Tremors pause fracking again at Cuadrilla’s Lancashire shale gas site

Preston New Road cu Cuadrilla Resources

Cuadrilla’s Preston New Road site near Blackpool. Photo: Cuadrilla Resources

More earth tremors overnight were strong enough to stop fracking for a second time this month at Cuadrilla’s shale gas site at Preston New Road near Blackpool.

The company said the tremors followed pumping operations yesterday (Friday 23 August 2019).

A statement, issued at 12.30am this morning, said there had been a 1.05ML event at 11.22pm yesterday.

A second statement, issued just after 6am, said a 0.53ML event had been detected at 5.01am.

Both statements said the tremors lasted “less than 1 second” and ground level vibration was about 0.4 mm/s.

Cuadrilla added:

“The integrity of the well has been confirmed.”

A smaller tremor, measuring 0.12ML at 10.41pm last night, was also reported by the company on its website.

At the time of writing, the British Geological Survey had confirmed one of the overnight tremors. It recorded the larger one at 1.1ML. The approximate depth was put at 3km, about 1km deeper than most of the previous seismic events at Preston New Road.

Earth tremors which happen after fracking has finished for the day are described as trailing events. Under Cuadrilla’s hydraulic fracturing plan for the PNR2 well, fracking must pause for 18 hours where the trailing event measures 0.5ML or above.

The company was required to pause fracking on PNR2 for the first time on Wednesday (21 August 2019) after a 1.55ML trailing event. This was the largest tremor so far recorded at Preston New Road. It was felt by people living in Blackpool, Lytham St Annes and villages near the site. A 1.0ML event on Thursday was also felt locally.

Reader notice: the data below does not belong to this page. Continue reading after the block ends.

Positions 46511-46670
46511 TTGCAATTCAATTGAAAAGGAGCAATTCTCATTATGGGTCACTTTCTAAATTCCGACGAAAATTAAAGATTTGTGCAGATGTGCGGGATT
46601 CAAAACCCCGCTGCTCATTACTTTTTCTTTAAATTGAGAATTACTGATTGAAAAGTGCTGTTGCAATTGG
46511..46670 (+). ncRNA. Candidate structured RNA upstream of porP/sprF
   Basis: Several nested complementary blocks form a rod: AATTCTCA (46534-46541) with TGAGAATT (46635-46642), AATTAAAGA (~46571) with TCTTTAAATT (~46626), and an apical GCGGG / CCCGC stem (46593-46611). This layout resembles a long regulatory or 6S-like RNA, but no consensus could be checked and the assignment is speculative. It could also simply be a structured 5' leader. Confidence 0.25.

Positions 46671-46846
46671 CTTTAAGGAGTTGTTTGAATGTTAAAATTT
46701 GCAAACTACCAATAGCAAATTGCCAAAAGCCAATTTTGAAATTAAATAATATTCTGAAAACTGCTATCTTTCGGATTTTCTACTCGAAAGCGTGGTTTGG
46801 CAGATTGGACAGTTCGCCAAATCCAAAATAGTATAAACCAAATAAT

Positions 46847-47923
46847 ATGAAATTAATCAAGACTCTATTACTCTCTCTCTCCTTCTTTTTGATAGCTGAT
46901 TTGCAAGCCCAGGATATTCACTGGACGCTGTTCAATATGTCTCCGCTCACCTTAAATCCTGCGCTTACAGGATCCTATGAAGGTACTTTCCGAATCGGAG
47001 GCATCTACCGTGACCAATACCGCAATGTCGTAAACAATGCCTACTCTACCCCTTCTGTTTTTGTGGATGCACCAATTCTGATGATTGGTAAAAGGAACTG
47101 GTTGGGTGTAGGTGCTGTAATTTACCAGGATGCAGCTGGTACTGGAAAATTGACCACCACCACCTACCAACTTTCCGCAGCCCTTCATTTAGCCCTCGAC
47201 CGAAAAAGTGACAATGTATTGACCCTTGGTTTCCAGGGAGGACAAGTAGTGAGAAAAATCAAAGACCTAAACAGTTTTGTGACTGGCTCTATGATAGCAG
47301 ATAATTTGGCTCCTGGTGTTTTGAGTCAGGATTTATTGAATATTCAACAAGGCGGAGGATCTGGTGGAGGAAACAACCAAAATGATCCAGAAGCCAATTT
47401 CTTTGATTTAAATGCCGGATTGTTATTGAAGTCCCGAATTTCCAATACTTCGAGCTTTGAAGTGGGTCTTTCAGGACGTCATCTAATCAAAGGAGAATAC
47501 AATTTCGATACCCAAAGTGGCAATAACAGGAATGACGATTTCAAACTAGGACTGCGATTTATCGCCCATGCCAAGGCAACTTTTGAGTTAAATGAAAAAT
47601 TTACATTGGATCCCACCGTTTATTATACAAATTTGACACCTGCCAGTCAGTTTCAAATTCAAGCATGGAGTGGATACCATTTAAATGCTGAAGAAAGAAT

On its website, Cuadrilla said:

“Local people should be reassured that any resulting ground motion will be far below anything that could cause harm or damage and is likely to be much less than caused daily by other industries such as quarrying or construction or even heavy goods vehicles travelling on our roads.”

But a neighbour of the Preston New Road site told DrillOrDrop today:

“Given the number and intensity of the trailing events following Wednesday nights 1.55ML event, we are surprised the Cuadrilla and the Oil and Gas Authority thought it prudent to resume fracking so soon.

“With three more trailing events being reported overnight, we now wonder what the number and magnitude of earth tremors we can expect over this Bank Holiday weekend.”

Fracking began on PNR2 on 15 August 2019. Since then, there have been more than 80 seismic events. Three in the past four days have measured more than 1.0ML. So far, there have been red events, where earth tremors during fracking measure more than 0.5ML.

In autumn 2018, fracking of the first well, PNR1z, was paused several times by earth tremors.

During that operation, Cuadrilla called for the 0.5ML threshold to be raised.

89 replies »

      • Riley.

        [Edited by moderator]

        Your answer re Irish Sea is entirely unhelpful. I can only assume the answer is no, you have not investigated links between offshore o&g drilling and seismic events off the Fylde coast. And we all know the BGS has only recently split its events listings.

        [Edited by moderator]

        • Alan, I am also a Bristol Graduate too. So I must be terribly conflicted with referring to James Verdon’s work? Of course you will never know how many times I have advised industry (& governments) not to do things, that subsequently went very wrong. Or the times that I have investigated when industry has got things wrong, without my involvement, at great cost & in one case loss of lives. I am a scientist & I give my opinion as I see it at the time, to whoever is genuinely asking for it.